That very summer (of 1996) I was staying with friends of my family in Northern California for 5 weeks, and there was a local little radio station that had different local people doing different little radio shows of their own making. I saw in the printed radio programming schedule that one night every week, from 11 PM till 6 AM, there was a guy named Verge who did a psychedelic music show. I got in touch with him via telephone, and told him about the 60s show I did at my own college back in New York, and we arranged for me to hang out at the station while he did his all-night show. This was actually just a day or so before I left California. I brought about 10 blank 90-minute cassettes to the station. Verge was a strange old hippie, a gnome-like bearded stoner fellow; his guest on the air that night was "Captain Clearlight" another white-haired old hippie who was apparently a cult figure for being a major acid dealer, and he was actually about to go back to jail for acid posession. The stack of records that Verge had brought to play for his show really blew my mind; all totally worn and battered, but absolutley beautiful, original copies of dozens of the albums I'd read about in Joynson's book: Silver Apples, Lothar and the Hand People, The Fool, The Insect Trust, The West Coast Pop Art Experimental Band, Pearls Before Swine, etc. Seeing those amazing relics right before my eyes, in all their full-size, colorful glory, was an experience that would have landed me right in the condition I'm in regardless of if I'd found Joynson's book beforehand! I taped his entire show that night, and in the adjoining room taped as many other albums as I had time to. I wrote to Verge a few months after I'd returned to New York, to tell him of my new album findings and to send him some blank cassettes to tape copies of the rarer albums in his colection which I was least likely to be able to find/afford on vinyl on my own, but I never heard back from him.
That was all over five years ago. I actually now think that "The Acid Trip" is a rather poorly produced book, many of the lyrical quotes are blatanly incorrect, there are tons of spelling errors, and I often completely disagree with Joynson's critiques and half-assed assessments of most of the records. Also he includes some ridiculous choices, many standard funk and blues bands like Tower of Power, Pacific Gas & Electric, and Cold Blood, that have nothing to do with psychedelia at all, and devoting large sections to completely un-obscure artists like The Doors and Jimi Hendrix, while inexplicably leaving out many artists that are HIGHLY worthy of inclusion (like The Fugs, The Godz, Donovan, The Hook, The Fraternity of Man, Tyrannosaurus Rex and The Soft Machine, to name a few of the more galling exclusions). A year or two ago I noticed that his new, expanded book has been published in the states, it's a larger paperback with a new title (I forget, is it "Fuzz and Flowers"? Something like that ( Fuzz, Acid & Flowers - Titles Ed.) ), but it seems to be inferior in the sense that while it does include more records it doesn't have all those full color album-cover shots, and seems to have a lot less information about each album than the little 1984 hardcover version I have (Mine also has a great trippy cover painting by Robert Williams!).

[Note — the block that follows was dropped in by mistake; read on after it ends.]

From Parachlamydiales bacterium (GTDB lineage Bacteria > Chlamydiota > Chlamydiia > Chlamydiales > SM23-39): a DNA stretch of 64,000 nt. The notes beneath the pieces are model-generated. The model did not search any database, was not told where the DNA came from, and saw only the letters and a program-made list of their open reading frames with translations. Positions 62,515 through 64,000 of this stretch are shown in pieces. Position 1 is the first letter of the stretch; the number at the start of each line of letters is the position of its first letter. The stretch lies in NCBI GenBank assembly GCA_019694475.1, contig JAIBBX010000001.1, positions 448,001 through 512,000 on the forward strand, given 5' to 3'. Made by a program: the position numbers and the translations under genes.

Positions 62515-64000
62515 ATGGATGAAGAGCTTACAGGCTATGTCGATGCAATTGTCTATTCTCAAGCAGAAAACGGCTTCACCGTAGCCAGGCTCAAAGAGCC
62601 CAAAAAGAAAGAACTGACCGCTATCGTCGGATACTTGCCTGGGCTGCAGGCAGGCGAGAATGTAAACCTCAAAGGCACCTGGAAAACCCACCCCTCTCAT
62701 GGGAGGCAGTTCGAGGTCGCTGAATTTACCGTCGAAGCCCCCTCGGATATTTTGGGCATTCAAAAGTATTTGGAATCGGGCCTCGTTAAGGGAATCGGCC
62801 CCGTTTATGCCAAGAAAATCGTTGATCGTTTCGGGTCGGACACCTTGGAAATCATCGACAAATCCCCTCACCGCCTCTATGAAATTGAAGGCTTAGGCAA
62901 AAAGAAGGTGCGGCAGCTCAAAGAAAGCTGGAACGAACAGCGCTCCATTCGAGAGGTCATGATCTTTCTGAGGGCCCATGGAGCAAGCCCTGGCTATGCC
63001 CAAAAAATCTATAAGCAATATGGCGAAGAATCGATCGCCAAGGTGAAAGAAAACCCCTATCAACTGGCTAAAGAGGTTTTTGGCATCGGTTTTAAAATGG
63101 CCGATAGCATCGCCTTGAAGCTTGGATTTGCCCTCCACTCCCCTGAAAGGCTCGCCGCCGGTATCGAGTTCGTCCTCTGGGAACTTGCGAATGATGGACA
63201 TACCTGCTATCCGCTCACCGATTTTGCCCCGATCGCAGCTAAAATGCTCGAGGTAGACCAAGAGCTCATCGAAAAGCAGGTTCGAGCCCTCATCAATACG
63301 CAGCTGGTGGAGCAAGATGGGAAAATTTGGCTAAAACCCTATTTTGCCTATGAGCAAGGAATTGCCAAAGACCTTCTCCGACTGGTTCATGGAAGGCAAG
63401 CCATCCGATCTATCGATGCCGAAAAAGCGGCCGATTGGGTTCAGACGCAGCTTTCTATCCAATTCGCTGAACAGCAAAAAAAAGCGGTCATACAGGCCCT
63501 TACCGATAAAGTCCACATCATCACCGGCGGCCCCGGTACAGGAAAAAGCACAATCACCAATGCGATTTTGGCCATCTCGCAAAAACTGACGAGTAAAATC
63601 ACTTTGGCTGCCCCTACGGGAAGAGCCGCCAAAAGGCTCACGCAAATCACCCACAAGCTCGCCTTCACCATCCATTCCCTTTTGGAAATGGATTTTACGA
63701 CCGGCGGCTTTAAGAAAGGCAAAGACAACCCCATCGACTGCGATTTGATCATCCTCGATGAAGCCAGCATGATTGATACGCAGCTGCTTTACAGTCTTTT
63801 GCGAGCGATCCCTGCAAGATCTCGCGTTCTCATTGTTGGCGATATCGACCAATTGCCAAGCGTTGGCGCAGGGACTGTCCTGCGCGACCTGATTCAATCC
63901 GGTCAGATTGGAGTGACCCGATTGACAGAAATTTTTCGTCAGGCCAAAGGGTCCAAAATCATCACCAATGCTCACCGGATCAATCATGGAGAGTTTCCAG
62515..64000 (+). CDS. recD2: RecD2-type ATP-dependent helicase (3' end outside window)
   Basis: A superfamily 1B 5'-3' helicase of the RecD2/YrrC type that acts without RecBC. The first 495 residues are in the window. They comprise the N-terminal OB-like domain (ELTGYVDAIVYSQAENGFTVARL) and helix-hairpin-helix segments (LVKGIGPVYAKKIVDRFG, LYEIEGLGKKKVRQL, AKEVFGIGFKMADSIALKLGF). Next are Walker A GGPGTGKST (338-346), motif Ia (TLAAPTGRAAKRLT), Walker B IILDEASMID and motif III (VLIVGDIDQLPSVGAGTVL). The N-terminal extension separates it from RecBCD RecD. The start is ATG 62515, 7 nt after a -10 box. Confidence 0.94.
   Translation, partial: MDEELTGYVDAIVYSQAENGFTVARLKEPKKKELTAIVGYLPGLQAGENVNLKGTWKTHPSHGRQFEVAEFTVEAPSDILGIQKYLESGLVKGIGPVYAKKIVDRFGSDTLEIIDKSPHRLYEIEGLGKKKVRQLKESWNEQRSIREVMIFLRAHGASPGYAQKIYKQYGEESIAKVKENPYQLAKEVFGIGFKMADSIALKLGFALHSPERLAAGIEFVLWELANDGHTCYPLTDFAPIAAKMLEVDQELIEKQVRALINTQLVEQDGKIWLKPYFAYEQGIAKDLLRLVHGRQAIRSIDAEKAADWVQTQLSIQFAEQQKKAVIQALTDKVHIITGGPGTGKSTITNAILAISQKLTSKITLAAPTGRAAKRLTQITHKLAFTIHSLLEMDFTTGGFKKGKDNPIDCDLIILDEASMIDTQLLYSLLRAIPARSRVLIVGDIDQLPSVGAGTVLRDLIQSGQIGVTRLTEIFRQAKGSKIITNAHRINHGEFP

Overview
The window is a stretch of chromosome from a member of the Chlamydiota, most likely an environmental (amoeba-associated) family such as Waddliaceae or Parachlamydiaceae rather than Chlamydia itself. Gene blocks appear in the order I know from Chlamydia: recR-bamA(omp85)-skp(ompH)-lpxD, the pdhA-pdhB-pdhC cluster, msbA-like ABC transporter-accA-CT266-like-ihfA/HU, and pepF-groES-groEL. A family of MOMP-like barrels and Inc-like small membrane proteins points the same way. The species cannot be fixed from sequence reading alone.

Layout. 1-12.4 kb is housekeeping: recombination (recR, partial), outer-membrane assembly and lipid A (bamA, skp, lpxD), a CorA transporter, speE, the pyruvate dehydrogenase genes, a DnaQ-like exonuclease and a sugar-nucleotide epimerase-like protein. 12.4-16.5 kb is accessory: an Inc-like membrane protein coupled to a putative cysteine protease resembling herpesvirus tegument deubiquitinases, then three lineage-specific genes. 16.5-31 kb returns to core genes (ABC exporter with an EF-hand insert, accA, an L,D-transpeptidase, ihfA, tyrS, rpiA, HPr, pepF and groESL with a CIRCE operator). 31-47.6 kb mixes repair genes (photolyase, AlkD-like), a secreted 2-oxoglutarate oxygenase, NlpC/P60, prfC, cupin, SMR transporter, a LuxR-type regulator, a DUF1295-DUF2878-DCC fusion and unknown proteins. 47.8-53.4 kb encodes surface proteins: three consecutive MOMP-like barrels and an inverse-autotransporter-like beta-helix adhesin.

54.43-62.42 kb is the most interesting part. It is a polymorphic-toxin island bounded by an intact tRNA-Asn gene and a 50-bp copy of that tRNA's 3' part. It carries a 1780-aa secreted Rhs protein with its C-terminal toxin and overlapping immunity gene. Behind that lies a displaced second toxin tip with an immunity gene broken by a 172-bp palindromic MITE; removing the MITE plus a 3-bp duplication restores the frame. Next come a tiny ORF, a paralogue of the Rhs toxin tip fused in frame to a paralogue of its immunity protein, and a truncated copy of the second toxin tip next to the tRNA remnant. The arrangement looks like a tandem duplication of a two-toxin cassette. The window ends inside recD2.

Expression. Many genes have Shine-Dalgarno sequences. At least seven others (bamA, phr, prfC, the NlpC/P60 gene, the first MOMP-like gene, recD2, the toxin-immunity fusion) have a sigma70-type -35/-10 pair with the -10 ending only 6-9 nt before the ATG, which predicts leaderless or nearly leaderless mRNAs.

Footnote: I had a slight re-occurance of this whole experience last year when Adam (Moldy Peaches) Green lent me Rick Unterberger's great "Unknown Legends of Rock & Roll" book! There's 60s stuff in that book that was even way under the radar of Joynson, and a lot more besides! Plus it comes with a CD so you can actually hear a few of the people he writes about, and his writings are way more extensive and informative than Joynson's, even though I still completely disagree with a lot of what he says (The Deviant's "Ptoof!" is NOT at all the mindblowing album Unterberger makes it out to be, and he fails to quote any of the lyrics which really make Scott Walker the great weird musical figure he his).
Jeff Lewis - NYC - Dec 2001
Jeff Lewis - "The Last Time I Did Acid I Went Insane" is out now on Rough Trade.